From the ashes, Beast arose Phoenix-like in 2007. An iconic photo of Pomeroy standing seductively in a field, a dispatched hog flung over her shoulder, would become emblematic of her star power and resilience. A James Beard Award, TV food competitions and still greater notoriety followed. Beast and Pomeroy were known for their set menu, communal seating and edgy vibe, with "substitutions politely declined" becoming a trendsetting menu mantra. For years, an open seat was as rare as Portland sunshine in November.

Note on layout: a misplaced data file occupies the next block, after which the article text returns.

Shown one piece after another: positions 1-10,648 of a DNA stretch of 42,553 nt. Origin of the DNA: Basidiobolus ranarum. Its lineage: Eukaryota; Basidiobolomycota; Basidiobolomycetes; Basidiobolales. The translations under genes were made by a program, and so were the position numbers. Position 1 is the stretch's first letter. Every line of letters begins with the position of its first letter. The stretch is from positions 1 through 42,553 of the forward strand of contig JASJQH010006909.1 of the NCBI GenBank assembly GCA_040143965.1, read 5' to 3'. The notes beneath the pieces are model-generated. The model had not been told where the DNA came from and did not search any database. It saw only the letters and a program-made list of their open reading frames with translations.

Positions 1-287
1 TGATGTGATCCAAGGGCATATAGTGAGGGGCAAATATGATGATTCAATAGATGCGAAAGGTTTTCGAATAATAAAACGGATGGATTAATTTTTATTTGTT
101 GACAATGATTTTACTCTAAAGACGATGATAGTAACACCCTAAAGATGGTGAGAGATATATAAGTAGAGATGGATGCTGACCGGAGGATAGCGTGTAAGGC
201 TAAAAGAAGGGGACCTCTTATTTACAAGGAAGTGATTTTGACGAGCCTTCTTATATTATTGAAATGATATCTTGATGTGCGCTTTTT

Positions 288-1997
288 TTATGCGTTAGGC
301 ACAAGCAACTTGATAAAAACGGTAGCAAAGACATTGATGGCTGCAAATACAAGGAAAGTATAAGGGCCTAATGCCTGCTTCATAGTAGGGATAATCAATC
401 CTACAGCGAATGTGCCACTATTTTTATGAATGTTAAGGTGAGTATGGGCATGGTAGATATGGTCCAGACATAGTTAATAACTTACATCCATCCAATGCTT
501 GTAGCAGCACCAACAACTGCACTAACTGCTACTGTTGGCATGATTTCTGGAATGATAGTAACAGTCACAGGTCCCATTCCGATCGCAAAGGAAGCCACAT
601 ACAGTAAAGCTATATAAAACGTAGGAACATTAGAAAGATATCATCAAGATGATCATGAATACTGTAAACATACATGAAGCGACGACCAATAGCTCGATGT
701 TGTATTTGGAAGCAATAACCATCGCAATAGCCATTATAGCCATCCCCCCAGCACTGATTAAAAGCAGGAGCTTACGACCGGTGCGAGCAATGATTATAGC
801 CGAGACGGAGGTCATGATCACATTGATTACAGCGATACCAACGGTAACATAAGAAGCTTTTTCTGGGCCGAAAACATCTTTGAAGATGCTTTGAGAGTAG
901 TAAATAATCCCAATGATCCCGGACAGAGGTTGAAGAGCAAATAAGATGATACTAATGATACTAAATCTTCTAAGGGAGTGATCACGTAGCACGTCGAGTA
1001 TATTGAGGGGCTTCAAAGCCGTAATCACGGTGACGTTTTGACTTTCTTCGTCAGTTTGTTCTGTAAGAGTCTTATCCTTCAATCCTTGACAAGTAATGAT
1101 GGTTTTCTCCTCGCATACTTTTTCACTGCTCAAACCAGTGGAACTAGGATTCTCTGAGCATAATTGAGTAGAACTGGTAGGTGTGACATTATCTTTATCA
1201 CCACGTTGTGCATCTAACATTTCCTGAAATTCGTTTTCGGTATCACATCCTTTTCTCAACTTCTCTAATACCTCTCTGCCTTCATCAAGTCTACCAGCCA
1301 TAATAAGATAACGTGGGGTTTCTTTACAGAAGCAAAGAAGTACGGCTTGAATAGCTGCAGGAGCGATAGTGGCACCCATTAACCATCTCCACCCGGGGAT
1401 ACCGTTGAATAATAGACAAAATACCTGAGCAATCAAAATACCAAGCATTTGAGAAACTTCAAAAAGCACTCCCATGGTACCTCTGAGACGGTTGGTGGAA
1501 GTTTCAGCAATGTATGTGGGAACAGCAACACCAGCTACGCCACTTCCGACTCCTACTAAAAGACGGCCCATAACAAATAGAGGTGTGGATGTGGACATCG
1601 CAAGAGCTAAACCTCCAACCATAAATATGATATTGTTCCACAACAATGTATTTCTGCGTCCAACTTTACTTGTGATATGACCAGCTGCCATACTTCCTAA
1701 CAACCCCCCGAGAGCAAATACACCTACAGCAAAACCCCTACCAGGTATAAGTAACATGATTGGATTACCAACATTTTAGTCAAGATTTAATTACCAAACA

Today, the communal seating remains as does a set menu ($125, including gratuity, for six courses, $50 for wine pairings), though the meaty focus of the original has given way to more contemporary tastes and cost considerations. On a recent visit, the beast that appeared tableside tended to be the swimming kind, like a delicate poached sole fillet wrapped around a mousseline of minced scallop and shrimp. Land animals were limited to a beef ragu-filled pasta and a slice of ham in a prosaic cheese course before dessert. There were a few empty chairs, too. Though Beast may have lost its edge, it is still an iconic meal understandably on most newcomers' must-try lists.